March 23, 2015 1:01 AM
When he allowed the measure to kill Energizing Indiana to become law last year, Gov. Mike Pence said he hoped a better energy-efficiency plan would emerge for this year’s legislative session.
But the plan that has passed the Senate and now awaits House floor action is a poor substitute for Energizing Indiana, a program that had proved very effective in helping Hoosiers cut their electricity use.
The cost of electricity in Indiana has traditionally been low, but our usage is much higher than in most states. Cutting our profligate power habits is both economically and environmentally urgent. But if the interests of Hoosier consumers are even a part of the equation, it would be better for the House to kill Senate Bill 412 than to pass it in its current form.
Unlike Energizing Indiana, an independent entity that used funds from Indiana’s utilities to help homeowners, small businesses and not-for-profit organizations find ways to cut their energy use, SB 412 would leave those efforts to the utilities themselves. It would allow Indiana Michigan Power and other utilities to set their own goals for energy conservation and ensure that the utilities are generously compensated for the electricity sales they “lose.”
The basic concept behind SB 412 seems to be that when there’s a problem in the henhouse, there’s no one better than the fox to set things right.
Last Wednesday afternoon, a line of speakers stood before the House Utilities and Energy Committee and pleaded with its members to reconsider the bill, or at least to put some parameters on how long the utilities can continue to up their charges to recover that “lost revenue.”
One particularly arresting moment came when Pastor Mike Bowling of Englewood Christian Church asked the Republican-dominated committee to live up to its own political ideals. Bowling declared himself and his congregation to be great fans of Pence. But he lamented the demise of Energizing Indiana, which he said had helped his church save money that was then directed to good causes. And, he said, “SB 412 is not what Governor Pence promised to us and to Indiana families.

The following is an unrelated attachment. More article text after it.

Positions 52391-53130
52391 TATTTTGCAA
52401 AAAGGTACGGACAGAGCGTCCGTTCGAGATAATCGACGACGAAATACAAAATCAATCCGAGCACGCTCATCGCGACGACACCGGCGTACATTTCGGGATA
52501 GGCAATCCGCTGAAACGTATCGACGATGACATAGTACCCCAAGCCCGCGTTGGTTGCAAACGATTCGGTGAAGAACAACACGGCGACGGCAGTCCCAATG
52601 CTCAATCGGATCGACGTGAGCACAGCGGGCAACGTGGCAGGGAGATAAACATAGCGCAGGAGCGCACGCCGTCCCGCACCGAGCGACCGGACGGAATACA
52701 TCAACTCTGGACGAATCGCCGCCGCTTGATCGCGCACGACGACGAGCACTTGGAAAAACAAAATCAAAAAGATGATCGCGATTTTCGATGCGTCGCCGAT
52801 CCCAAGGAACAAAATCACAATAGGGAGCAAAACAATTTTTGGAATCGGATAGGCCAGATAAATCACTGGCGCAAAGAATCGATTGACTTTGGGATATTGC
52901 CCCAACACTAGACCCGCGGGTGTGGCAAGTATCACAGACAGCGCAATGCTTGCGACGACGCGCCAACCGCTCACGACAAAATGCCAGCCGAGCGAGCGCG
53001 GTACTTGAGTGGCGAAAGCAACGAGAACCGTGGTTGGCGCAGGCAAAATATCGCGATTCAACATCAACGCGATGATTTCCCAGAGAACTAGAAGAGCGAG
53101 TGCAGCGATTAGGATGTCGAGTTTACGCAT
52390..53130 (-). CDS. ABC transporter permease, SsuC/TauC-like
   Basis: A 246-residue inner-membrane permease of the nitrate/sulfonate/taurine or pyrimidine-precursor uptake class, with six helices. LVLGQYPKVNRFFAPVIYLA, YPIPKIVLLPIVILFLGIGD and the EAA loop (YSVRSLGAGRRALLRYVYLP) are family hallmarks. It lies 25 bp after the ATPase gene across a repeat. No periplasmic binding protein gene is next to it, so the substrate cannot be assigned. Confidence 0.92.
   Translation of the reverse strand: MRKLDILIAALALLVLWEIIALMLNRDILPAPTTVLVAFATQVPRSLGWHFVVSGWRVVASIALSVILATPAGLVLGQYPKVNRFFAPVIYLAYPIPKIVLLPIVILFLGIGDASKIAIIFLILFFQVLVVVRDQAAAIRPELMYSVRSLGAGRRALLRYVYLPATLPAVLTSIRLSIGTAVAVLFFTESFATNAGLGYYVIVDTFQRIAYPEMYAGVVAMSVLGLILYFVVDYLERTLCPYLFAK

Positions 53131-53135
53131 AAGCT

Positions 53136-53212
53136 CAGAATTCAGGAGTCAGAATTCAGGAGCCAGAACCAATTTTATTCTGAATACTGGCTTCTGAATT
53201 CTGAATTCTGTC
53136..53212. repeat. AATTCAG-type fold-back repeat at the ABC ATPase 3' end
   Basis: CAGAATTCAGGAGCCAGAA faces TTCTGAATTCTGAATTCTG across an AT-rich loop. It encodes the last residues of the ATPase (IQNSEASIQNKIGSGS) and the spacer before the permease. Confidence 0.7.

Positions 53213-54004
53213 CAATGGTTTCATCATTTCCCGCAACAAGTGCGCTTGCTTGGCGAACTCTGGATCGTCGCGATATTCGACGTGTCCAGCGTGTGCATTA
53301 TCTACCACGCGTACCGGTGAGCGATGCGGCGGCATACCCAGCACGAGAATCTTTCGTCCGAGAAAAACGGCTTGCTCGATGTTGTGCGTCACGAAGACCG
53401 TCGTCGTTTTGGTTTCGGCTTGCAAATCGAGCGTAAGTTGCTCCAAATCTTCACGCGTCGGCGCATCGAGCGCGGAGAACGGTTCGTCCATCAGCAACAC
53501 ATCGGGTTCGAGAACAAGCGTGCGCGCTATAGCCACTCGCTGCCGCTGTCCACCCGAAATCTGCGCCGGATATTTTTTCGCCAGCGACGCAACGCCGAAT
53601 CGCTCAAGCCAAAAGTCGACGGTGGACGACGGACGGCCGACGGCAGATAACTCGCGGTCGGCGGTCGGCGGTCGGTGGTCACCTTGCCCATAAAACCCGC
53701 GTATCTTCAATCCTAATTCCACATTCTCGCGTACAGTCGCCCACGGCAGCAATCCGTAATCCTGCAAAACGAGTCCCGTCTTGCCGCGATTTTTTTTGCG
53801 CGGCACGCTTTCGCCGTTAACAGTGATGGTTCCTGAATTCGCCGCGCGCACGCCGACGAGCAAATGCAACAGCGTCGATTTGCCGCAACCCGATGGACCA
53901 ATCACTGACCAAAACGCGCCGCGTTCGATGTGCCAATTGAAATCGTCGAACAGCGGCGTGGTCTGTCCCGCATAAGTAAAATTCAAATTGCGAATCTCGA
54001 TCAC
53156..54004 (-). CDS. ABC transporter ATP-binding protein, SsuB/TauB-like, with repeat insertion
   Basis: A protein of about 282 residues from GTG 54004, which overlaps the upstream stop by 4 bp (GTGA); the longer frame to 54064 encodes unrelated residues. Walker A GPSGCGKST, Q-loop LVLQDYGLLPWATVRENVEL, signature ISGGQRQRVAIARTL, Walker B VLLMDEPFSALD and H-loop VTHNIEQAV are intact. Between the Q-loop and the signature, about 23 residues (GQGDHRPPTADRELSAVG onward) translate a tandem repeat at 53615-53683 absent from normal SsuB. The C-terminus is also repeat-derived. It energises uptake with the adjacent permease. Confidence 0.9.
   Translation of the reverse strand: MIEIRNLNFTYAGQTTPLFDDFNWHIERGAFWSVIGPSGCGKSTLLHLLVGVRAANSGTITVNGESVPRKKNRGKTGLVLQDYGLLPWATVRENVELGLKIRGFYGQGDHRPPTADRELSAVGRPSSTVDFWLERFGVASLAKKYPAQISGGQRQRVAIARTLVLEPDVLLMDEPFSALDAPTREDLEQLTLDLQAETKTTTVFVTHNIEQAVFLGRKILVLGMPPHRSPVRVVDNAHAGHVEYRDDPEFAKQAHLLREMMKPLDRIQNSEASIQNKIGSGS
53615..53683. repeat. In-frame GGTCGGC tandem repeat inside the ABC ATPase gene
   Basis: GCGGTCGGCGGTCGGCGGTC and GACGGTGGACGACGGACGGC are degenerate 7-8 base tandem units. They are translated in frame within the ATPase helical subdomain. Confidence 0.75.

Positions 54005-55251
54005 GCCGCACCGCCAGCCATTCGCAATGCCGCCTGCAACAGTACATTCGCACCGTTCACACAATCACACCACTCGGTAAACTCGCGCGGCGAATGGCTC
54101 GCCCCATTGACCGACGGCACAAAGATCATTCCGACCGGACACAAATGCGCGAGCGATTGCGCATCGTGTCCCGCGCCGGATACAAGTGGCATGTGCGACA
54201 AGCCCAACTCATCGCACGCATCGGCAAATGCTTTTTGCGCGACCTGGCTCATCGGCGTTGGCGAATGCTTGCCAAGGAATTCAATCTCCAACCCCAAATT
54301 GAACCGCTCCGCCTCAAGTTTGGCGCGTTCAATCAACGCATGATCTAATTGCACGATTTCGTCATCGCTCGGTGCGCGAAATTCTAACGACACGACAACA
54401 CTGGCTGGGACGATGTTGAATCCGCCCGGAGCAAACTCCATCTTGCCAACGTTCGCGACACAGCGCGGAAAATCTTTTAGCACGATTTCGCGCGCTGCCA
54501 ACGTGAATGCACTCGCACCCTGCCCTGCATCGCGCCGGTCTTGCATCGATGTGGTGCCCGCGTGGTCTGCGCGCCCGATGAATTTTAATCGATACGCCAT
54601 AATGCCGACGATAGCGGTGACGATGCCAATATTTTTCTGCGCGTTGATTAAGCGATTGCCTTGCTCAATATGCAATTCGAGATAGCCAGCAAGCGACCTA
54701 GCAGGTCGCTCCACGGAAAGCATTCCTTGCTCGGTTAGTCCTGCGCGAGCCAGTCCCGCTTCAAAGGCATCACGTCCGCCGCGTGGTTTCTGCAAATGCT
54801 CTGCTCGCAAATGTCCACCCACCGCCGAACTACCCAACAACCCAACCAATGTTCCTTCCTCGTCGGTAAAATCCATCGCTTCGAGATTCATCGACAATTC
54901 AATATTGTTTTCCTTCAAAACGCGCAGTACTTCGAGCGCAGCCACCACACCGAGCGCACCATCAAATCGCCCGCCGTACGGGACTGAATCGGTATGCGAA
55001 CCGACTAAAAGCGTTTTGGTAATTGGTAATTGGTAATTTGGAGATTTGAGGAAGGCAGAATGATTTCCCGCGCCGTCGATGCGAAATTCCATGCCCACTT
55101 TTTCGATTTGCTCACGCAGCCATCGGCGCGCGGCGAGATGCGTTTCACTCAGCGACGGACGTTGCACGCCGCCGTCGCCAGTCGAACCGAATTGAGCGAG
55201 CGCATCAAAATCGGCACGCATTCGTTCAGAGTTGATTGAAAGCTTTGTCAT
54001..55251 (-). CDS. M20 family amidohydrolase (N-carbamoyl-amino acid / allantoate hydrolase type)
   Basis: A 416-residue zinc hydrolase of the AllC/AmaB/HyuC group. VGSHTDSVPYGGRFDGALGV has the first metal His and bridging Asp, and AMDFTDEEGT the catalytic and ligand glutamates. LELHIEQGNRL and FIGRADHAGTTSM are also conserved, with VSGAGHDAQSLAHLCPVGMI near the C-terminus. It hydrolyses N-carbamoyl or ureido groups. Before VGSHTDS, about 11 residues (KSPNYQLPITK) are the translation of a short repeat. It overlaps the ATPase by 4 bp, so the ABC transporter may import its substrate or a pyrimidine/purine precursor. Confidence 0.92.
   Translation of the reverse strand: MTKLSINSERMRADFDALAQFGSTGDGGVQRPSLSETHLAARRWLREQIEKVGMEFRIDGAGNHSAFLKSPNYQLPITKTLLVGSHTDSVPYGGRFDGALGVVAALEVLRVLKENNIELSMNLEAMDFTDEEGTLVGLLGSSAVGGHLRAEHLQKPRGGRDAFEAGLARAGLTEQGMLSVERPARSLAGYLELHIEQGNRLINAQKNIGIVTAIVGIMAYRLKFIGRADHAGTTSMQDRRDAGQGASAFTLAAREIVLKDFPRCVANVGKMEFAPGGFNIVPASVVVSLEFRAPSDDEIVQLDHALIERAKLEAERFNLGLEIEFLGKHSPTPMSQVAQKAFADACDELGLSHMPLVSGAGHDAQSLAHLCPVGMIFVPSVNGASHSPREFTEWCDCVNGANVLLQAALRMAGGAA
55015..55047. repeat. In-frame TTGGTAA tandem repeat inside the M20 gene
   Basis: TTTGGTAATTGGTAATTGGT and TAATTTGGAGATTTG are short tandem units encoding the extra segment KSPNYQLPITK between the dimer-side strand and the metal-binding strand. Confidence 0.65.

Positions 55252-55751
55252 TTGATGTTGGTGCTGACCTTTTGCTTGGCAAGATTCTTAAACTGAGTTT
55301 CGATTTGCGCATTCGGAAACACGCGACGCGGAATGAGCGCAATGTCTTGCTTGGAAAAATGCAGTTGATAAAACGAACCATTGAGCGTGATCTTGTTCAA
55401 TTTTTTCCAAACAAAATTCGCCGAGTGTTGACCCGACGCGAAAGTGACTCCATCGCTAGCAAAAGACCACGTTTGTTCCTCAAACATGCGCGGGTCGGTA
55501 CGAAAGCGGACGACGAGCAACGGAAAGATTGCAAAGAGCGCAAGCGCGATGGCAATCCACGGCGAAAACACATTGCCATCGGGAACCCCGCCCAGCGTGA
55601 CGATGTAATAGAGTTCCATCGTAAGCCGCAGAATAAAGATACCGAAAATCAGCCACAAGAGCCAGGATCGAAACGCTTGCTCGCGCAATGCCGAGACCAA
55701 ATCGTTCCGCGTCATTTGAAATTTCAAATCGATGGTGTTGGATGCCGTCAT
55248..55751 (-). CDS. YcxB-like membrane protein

“A central virtue for good conservatives everywhere is conservation,” Bowling said. “SB 412 sends the opposite message.”
After a hearing last month on an anti-solar power bill that, thankfully, was later euthanized by House Speaker Brian Bosma, the Utilities and Energy Committee was criticized for treating some of its witnesses rudely and for refusing to allow most of them to speak.
This time, courtesy was the day’s watchword. All of the opposition witnesses got to speak, and none of them was set upon by a particularly arrogant committee member.
Instead, the committee simply ignored the speakers’ suggestions on how SB 412 might be made more sensible by setting some reasonable limits on the reimbursements utilities can receive for conservation savings. Right now, as Jodi Perras of the Indiana Sierra Club argued, the Indiana Utility Regulatory Commission has the option of allowing utilities and their shareholders to be repaid for lost revenue. But the bill the committee approved last week makes those reimbursements mandatory and sets no limit on the timeframe for revenue collection from lost revenue.
The Indiana Citizens Action Coalition recommends that timeframe be set at three years, as it is in several other states and as is recommended in an authoritative report by the American Council for an Energy-Efficient Economy.
The House still has the opportunity to fix SB 412.